There is no way to ease the pain of losing a loved one to suicide. But maybe getting a tiny glimpse into what they were feeling and could never tell you, what they lived with everyday, might help some people find peace knowing that the person they loved, the person they miss so much, isn’t suffering anymore. It works for some and not for others. I hope this helps someone.
What does the pain of depression feel like? Here are a couple of unique perspectives…
“When you try to help I will push you away. When you try to hug me, I will cringe in real physical pain because the emotional pain of hating myself is too intense. When you tell me you love me and want me to get better I will hate myself more because I know that with every passing second, I am hurting you more which makes me feel worse about myself. When you ask me what I want to do I will cry because I can’t even put two thoughts together. When you ask me if I would like to go for a walk, go to a movie or go out to eat I will shrug and try to comply, but only to make you feel better. What I really want is for you to make decisions for me but I cannot tell you that.”
– How to Help Someone with Depression, Jennifer Wilson
“The body is bone-weary; there is no will; nothing is that is not an effort, and nothing at all seems worth it. Sleep is fragmented, elusive, or all-consuming. Like an unstable gas, an irritable exhaustion seeps into every crevice of thought and action.”
– Night Falls Fast, Kay Redfield Jamison
“Initially, I had days when I was intensely irritable with my family and suffered from episodes of anxiety and tension headaches. I put these down to the long hours I was working and a full social life at the time. Then driving down the motorway one day I decided it would be appropriate for me to crash the car and end my life. This was the start of very strong suicidal thoughts and impulses that would pop into my head unbidden and needed real mental energy to resist acting them out.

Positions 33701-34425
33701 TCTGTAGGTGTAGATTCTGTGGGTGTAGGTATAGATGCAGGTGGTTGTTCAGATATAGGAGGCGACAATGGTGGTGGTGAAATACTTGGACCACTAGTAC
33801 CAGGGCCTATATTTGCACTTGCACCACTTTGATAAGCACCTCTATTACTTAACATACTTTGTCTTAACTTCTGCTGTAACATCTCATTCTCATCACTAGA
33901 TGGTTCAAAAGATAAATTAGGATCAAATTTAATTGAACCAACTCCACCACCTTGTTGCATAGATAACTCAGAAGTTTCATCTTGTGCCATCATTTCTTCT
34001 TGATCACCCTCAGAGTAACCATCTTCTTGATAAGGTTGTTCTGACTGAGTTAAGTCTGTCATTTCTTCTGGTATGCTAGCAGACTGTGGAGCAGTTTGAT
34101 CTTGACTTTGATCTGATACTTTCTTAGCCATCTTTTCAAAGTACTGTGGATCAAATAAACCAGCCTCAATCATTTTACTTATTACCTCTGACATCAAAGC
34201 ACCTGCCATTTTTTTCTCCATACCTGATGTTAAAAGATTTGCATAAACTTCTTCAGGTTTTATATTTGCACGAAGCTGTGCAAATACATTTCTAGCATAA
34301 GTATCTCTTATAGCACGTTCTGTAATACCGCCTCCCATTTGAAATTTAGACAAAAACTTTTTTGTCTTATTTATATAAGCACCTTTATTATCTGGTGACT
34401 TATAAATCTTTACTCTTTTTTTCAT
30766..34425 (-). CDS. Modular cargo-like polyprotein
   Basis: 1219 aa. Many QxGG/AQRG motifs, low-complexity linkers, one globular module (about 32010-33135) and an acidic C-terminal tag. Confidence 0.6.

In the meantime I was also having difficulty working, at times literally dragging a deeply fatigued body and an equally befuddled brain into the consultation, managing by treating one person at a time, rather than look at a whole fully-booked surgery. On other days I found work a useful distractor from the milder symptoms of my depression. Then again, at other times I was full of energy, enjoyed patient contact and was continually looking round for extra things for myself and the family to do.” Read more…
– On madness: a personal account of rapid cycling bipolar disorder, Anonymous
These insights don’t take the pain away. Rationalizations don’t bring the person back. But they might, just might, help someone reconcile that all-consuming sense of loss with some sense of peace and hope that the person who they loved, who they still love and miss terribly, is finally free.
And if you know someone suffering from the devastating loss, someone left in the wake of suicide, don’t tell them it will get better. Don’t tell them it will be okay. Don’t tell them this too shall pass. It will never be okay the way it was, it will be okay different. The pain will never be better pain, just softer, duller pain. It will never pass, it will just hurt less frequently and less severely.
If you don’t know what to say, don’t rattle off those useless and often hurtful quips. Don’t be silent and say nothing. Don’t run away and avoid the person. Just ask them, “How are you doing today?” That’s it. And when they tell you, for the love of God don’t tell them you understand unless you actually do. Just be there for them. And be grateful that your loved ones are alive today.